Grubs of the southern chafer beetles prefer to feed on the roots of Kentucky bluegrass and tall fescue grass whereas grubs of the northern chafer beetles prefer to feed on the roots of cool season grasses. Both of these grubs can also damage roots of wheat and corn. The main symptoms of infestation of these grubs are formation of irregular patches of damaged dead grass in the lawns, golf courses and landscapes. Heavily infested grass feel spongy and can be easily rolled back like a carpet because of damaged of roots. Additional damage to turf may occur when skunks and raccoons are digging lawns to find grubs to feed on them. Adult of both Northern and Southern masked chafer beetles do not feed on any plant parts.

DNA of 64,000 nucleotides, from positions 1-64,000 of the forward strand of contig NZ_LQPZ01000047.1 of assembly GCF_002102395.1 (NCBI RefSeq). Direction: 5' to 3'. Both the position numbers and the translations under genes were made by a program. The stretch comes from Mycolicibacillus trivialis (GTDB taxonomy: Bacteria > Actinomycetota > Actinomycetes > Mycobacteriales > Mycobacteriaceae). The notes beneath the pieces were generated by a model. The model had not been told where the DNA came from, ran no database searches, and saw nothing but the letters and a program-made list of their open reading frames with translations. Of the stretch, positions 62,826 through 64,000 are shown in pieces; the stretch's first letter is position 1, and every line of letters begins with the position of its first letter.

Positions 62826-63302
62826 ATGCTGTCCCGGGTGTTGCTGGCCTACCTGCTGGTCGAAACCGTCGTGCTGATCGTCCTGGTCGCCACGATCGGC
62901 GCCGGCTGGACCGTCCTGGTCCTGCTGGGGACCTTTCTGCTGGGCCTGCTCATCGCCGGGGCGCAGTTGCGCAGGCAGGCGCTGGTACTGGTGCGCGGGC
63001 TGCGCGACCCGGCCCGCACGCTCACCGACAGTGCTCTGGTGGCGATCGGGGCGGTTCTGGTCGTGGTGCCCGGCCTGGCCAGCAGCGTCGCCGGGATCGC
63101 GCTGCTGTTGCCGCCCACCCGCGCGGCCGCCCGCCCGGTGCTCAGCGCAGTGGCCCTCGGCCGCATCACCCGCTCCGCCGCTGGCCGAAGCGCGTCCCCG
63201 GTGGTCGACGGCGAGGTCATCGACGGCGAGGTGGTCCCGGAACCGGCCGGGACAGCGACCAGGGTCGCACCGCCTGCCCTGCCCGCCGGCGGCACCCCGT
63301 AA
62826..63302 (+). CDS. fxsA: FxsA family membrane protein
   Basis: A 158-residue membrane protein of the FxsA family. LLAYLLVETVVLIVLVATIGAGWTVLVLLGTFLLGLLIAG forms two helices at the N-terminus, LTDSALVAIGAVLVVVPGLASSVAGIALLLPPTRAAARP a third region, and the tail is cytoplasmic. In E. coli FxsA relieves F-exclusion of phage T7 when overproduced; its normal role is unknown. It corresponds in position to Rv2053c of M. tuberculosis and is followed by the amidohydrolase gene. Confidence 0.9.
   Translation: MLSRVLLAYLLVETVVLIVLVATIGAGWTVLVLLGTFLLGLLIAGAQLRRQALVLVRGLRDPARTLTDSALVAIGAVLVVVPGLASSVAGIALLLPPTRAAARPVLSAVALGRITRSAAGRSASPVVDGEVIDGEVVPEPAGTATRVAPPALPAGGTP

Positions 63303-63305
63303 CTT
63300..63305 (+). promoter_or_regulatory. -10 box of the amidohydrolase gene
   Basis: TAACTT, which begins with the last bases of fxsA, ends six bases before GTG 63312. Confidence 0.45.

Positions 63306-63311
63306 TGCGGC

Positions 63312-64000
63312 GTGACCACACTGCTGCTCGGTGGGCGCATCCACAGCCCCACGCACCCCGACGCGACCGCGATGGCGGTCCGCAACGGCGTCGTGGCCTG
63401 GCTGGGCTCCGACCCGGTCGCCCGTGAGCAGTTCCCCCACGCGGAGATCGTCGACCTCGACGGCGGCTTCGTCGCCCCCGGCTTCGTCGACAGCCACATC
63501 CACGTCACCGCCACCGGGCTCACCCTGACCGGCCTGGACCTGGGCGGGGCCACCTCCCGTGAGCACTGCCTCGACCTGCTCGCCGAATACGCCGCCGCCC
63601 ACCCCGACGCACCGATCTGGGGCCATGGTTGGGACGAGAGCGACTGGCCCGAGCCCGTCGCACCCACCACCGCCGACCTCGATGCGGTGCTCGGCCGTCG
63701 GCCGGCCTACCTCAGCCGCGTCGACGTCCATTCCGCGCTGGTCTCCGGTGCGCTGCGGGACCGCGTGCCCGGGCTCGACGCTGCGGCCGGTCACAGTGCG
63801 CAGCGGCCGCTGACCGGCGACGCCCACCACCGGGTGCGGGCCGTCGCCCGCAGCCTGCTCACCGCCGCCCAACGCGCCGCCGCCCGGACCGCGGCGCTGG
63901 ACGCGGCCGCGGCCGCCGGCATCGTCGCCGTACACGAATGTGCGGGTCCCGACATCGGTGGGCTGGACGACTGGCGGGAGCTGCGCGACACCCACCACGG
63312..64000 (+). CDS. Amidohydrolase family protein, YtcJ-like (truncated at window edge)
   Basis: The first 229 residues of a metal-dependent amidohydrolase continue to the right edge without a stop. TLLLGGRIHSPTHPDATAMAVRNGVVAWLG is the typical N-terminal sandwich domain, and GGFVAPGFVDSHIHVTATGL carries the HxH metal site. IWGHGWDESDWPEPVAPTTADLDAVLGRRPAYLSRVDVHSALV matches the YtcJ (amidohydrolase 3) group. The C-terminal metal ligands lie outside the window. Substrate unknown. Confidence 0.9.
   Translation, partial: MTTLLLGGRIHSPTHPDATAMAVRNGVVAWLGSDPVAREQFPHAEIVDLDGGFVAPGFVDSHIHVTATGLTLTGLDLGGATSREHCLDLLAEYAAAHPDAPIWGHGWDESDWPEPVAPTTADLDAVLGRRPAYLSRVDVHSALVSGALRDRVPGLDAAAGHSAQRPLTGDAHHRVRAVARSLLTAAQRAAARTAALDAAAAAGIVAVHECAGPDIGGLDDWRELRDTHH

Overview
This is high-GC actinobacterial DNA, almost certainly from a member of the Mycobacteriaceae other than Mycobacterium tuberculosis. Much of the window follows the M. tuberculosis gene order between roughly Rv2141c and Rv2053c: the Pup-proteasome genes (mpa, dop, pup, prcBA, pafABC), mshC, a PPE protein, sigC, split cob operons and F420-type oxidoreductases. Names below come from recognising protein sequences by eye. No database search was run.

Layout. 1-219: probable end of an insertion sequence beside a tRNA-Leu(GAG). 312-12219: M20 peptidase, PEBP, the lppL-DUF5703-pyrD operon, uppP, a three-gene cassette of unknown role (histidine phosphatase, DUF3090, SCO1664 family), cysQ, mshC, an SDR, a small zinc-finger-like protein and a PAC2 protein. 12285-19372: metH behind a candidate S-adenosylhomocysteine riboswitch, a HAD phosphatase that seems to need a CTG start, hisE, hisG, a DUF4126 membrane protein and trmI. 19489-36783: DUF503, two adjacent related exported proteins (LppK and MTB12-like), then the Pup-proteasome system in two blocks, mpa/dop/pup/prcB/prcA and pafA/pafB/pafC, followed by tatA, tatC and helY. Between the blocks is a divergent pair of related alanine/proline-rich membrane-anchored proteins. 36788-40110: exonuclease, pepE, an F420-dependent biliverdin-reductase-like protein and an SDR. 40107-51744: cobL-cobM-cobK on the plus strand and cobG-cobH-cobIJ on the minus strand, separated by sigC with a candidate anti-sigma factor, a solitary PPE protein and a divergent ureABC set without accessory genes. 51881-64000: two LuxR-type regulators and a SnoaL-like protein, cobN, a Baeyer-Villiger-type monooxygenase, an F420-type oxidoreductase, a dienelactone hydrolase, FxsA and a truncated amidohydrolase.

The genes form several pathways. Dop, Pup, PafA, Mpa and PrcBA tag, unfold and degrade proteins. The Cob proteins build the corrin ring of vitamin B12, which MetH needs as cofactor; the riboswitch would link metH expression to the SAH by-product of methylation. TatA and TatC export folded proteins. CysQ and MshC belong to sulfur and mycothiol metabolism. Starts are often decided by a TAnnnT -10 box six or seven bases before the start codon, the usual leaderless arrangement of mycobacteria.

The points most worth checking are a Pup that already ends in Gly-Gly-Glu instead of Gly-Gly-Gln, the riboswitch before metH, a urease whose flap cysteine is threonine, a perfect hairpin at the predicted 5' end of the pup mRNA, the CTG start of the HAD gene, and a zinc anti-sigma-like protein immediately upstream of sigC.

Masked chafer beetles usually complete one generation per year. Grubs overwinter deep in the soil and move back in the turf root-zone when temperature warms up in April and begin feeding on turf roots. Then in the late May these mature grubs move slightly deep in the soil where they pupate. Adults emerge from pupae within 15- 20 days and then emerge from soil in late June through July. After mating, females lay eggs in the soil. Eggs hatch within 15 days in August into small grubs that feed on organic matter and thatch. These grubs will also feed on turf roots until September and as temperature starts declining, grubs will move deep in the soil for overwintering and life cycle continues.